OCTOBER 22, 2002

500-year-old cedar found 

on Lake Temagami

Photo:  500-year-old eastern white cedar on island on Lake Temagami

A stunted, bonsai-like bush found in Temagami this summer is a 500-year-old white cedar tree. 

The scraggily ancient tree was found by scientists during a biodiversity study of islands on Lake Temagami. It was found on the shore of an island in the Hub of the lake by ecologists with Ancient Forest Exploration and Research (AFER). 

This is the oldest tree ever found in Temagami, and possibly in northern Ontario. It is likely quite older, but counting stopped at 498 because the inner rings had rotted. With a 30 centimetre diameter, it grew six centimetres every hundred years. There are several centuries-old eastern white cedars around it.        

"I realized that these old cedars were out there a few years ago when I collected some driftwood for my campfire, and noticed how tight the annual growth rings were," says Michael Henry of AFER. "I counted one small piece of cedar that was less than three centimetres in diameter and found that it was over 100 years old."

    500-year-old eastern white cedar      

           Photos: Mike Henry

 Photo:  500-year-old eastern white cedar on island on Lake Temagami

           

Cedars are unusually rot resistant. "Cedars can practically live forever unless something kills them," says Henry. "So any cedar on an exposed rocky site has probably escaped fire and may be quite old." These are not cedars that we have saved by fighting forest fires, but rather they grow where fires seldom, if ever, burn.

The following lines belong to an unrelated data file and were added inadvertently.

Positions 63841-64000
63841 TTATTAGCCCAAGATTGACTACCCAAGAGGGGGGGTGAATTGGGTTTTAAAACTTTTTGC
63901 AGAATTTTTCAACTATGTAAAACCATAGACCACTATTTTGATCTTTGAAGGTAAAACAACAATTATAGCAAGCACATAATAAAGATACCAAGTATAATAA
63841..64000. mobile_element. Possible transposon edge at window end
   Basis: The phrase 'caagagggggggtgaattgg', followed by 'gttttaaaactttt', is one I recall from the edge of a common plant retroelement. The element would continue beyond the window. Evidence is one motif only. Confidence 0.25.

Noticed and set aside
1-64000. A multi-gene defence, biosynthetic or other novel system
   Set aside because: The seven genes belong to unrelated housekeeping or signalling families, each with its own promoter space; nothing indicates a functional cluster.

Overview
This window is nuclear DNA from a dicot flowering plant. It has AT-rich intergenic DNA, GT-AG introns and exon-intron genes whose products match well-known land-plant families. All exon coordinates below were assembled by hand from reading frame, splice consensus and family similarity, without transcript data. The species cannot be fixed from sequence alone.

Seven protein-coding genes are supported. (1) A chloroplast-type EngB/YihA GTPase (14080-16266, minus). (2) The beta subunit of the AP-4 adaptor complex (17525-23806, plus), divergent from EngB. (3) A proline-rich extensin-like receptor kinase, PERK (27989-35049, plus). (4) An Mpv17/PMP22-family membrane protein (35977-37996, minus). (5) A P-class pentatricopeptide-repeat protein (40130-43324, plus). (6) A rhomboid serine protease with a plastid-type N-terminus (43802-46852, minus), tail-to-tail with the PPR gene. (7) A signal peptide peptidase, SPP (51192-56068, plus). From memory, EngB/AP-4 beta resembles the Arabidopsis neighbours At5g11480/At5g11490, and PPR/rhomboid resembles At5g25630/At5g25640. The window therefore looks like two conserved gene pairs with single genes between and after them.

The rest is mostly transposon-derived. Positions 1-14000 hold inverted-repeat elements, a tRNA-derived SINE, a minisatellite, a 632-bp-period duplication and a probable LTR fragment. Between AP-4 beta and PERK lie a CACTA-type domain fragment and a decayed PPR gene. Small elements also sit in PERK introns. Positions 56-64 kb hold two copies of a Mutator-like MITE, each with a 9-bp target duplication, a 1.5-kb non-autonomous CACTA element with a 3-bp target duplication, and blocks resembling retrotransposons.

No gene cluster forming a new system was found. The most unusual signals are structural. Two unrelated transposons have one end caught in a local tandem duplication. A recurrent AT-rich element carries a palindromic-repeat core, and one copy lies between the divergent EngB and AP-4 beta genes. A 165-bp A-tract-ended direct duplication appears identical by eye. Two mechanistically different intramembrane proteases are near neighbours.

"We weren't looking for them in places where they are likely to be, but found them incidentally through the island study," says Henry. "There are bound to be many many more in Temagami."

AVOID CUTTING  THESE CEDARS

Appearance:

  stunted

  asymmetrical

       trunk

Habitat:

  small rocky  

       islands

  shorelines

  cliffs

  scree slopes

  rocky glades

  rocky exposed

       sites

One of the greatest risks to the cedars is from campers cutting firewood. They often appear dead or have many dead branches. The public is asked to help protect them by leaving stunted cedars and any cedars on exposed rocky sites cliffs, scree slopes, rocky islands, shorelines, rocky glades.

Cedars with very asymmetrical, "not-round", trunks are very likely to be old. Usually cedars grow this way because part of the tree has died, so it starts to grow on only one side of the trunk. The trunk becomes very oval, or ridged, or generally strange looking as a result. This asymmetrical growth often happens very slowly, gaining a few centimeters diameter in a century. 

Size doesn't mean much a little stick coming out of a crack in a cliff could be a century or two old.

AFER is a Powassan-based research institute that specializes in ancient forest ecosystems. This summer it undertook the Temagami Islands Biodiversity Study on Lake Temagami. The report is expected this fall.

   WEBSITE:   Ancient Forest Exploration and Research

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